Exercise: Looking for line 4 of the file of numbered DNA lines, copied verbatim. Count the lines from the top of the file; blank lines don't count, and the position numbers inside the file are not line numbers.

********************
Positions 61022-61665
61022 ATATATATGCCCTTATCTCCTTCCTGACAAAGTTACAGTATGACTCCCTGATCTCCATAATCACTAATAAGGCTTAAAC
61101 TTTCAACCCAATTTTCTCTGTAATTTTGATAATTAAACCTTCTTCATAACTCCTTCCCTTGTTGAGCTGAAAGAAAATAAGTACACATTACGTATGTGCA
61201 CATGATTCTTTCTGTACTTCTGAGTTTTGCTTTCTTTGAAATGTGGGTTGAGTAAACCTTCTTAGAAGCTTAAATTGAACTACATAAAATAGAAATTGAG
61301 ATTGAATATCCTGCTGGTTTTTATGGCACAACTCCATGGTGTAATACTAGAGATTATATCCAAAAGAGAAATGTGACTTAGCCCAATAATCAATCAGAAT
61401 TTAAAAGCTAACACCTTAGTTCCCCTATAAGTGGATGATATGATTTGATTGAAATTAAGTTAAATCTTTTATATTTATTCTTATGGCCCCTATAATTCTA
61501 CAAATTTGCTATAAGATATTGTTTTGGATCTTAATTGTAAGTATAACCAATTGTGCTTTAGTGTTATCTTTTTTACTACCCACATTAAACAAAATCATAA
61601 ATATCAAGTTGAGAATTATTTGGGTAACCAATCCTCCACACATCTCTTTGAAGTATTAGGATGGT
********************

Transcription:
61201 CATGATTCTTTCTGTACTTCTGAGTTTTGCTTTCTTTGAAATGTGGGTTGAGTAAACCTTCTTAGAAGCTTAAATTGAACTACATAAAATAGAAATTGAG